October 4, 2013

Two Weeks of Trash.

This post has been a long time coming. Over the past two weeks I have kept all of my trash in a mason jar to start documenting my output. I am going to keep doing this until the end of the year and see how little I can produce!

So this is it. I have a small pile of about 7 produce stickers (which I am still trying to figure out how to avoid), and a sticker from a loose organic bread I bought at Whole Foods last week (unfortunately, they won't let you buy the bread without the sticker). From now on I am going to go to the Bread Alone stand at the farmers market to buy Organic bread because it is totally package free, sticker free, and cheaper! Can't beat it.

The picture below is where I am keeping my trash to document how much I am producing.


  1. how do you fund this lifestyle? do you have any qualms about supporting the major corporation that is Whole Foods and what money spent there ends up supporting?

    1. Hello and thank you for your comment!

      To answer your first question, living a Zero Waste lifestyle actually saves me a lot of money, particularly on food. This is very important for me as I am a recent college graduate living on a very modest entry level salary and I truly understand the importance of a budget. When I go shopping, I bring my own jars and fill them with bulk food saving exponentially as people pay a premium for packaging. The same goes for my vegetables and fruit. I buy my greens and vegetables unpackaged and unwashed which saves me a lot of money. An old post of mine (link below) shows what a week of food shopping is like for me. I usually spend between 35-45 dollars per week on food depending on what I am buying.


      I also save a lot of money on clothing shopping. Along with buying unpackaged, bulk, organic food, I do not buy new clothing from stores. Instead, I do all of my clothing shopping secondhand which saves SO much money. Like food, people pay a premium for name brands in department stores. I am careful to select secondhand items that are in neutral colors, easily washable and natural fabrics, and are well made to decrease the frequency that I need to go shopping. Having fewer articles of clothing also keeps my laundry cost down.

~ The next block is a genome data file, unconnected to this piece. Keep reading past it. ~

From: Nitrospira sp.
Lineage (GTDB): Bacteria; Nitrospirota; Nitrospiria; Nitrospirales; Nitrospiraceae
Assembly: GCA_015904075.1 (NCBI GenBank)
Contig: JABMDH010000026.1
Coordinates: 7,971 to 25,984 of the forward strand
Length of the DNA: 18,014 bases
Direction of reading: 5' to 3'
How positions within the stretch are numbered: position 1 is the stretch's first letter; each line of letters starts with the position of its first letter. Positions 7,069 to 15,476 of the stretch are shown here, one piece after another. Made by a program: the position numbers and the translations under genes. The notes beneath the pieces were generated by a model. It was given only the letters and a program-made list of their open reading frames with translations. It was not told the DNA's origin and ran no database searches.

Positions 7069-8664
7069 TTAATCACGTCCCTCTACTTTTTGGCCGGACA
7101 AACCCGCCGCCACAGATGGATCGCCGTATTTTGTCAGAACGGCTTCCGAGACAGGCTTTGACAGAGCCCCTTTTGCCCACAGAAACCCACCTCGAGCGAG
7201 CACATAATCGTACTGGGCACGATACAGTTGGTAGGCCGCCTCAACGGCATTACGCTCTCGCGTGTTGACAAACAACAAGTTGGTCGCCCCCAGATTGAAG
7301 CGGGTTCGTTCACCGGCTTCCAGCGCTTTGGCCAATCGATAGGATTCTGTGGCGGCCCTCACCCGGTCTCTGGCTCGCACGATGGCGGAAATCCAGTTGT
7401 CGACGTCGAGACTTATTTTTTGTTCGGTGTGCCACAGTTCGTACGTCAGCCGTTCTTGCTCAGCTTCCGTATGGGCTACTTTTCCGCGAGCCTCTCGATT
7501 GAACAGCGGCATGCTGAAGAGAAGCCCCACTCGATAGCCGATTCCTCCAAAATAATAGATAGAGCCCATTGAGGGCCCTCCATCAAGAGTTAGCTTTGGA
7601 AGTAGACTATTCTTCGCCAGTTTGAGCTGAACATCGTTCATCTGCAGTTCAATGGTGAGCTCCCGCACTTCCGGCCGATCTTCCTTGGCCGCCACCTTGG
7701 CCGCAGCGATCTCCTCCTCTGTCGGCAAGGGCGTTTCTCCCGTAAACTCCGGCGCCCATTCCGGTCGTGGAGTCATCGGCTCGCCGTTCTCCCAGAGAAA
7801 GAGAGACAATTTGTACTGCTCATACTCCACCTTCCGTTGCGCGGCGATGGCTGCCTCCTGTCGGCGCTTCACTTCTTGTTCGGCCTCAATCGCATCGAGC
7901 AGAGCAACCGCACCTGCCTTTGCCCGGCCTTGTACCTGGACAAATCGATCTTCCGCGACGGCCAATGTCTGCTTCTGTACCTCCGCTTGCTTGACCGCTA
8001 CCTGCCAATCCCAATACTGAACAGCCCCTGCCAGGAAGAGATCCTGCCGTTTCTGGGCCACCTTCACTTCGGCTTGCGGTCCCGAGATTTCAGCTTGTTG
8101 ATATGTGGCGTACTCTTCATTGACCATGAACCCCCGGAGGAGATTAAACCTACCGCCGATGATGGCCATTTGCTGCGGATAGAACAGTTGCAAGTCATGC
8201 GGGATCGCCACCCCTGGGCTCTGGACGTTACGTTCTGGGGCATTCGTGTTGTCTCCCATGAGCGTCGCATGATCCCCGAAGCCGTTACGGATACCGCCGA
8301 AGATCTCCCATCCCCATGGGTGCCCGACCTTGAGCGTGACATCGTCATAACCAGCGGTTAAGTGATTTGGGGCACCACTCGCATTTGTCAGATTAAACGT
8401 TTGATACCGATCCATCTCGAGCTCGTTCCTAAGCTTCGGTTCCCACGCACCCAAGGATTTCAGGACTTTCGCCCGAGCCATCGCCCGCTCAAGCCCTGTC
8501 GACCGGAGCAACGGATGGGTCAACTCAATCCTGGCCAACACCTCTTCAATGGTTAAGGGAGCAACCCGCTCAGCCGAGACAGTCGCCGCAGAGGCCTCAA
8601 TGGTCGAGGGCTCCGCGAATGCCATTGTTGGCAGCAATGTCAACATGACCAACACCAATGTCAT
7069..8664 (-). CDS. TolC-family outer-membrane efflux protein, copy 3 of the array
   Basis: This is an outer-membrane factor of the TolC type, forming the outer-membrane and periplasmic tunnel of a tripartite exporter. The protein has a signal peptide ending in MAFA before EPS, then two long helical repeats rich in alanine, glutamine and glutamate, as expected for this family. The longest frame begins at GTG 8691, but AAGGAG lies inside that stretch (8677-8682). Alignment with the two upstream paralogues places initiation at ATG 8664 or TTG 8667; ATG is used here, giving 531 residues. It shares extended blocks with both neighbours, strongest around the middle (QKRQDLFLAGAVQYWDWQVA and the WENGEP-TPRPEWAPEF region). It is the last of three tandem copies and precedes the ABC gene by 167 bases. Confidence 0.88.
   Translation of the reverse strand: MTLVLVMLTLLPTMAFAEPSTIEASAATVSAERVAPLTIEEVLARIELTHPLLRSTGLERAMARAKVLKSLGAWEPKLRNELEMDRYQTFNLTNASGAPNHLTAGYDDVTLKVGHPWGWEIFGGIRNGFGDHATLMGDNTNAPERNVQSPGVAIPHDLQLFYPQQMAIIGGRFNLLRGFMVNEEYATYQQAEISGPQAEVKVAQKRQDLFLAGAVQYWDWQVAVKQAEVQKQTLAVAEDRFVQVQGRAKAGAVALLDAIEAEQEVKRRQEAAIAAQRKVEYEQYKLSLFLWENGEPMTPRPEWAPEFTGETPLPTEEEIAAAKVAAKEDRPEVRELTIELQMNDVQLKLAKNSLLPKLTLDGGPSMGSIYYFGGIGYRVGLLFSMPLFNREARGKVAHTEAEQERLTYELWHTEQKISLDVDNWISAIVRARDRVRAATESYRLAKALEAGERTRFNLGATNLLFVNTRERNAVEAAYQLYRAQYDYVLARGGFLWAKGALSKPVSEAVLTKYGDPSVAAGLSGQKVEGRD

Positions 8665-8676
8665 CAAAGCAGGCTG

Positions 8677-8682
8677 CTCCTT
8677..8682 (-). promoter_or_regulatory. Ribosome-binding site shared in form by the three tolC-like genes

Another thing that keeps my living costs low is the fact that I live in a small apartment in NYC which is very easy to clean. I do not use a slew of cleaning products and rely mostly on using white vinegar, castile soap, and baking soda which are all items that can be purchased package free/in bulk and that cost much less than conventional cleaning products.

      To answer your second question, I don’t typically shop at Whole Foods. I have actually only gone there a few times. The reason for this is that it is one of the only places in the city that I can find bulk, Organic bread and it is three blocks from my office. I was in a rush and needed bread for a dinner party that I was having and got out of work too late to go to the farmers market, where I would usually purchase my bread. I do the remainder of my food shopping at a small, local grocery store and a local co-op that both have huge bulk selections and only stock organic produce. I do not know much about Whole Foods and where their money goes, but I will definitely research that further.

      Thanks again for writing! I hope this answers your questions!

    2. Thanks so much for your thoughtful response!! I'm definitely going to check out buying loose grains and veggies, now that I know it might actually save me money. Thanks so much again for answering my questions -definitely going to check out this blog in the future!

    3. That's great! I'm glad my response was helpful! :)

      Thanks again for writing!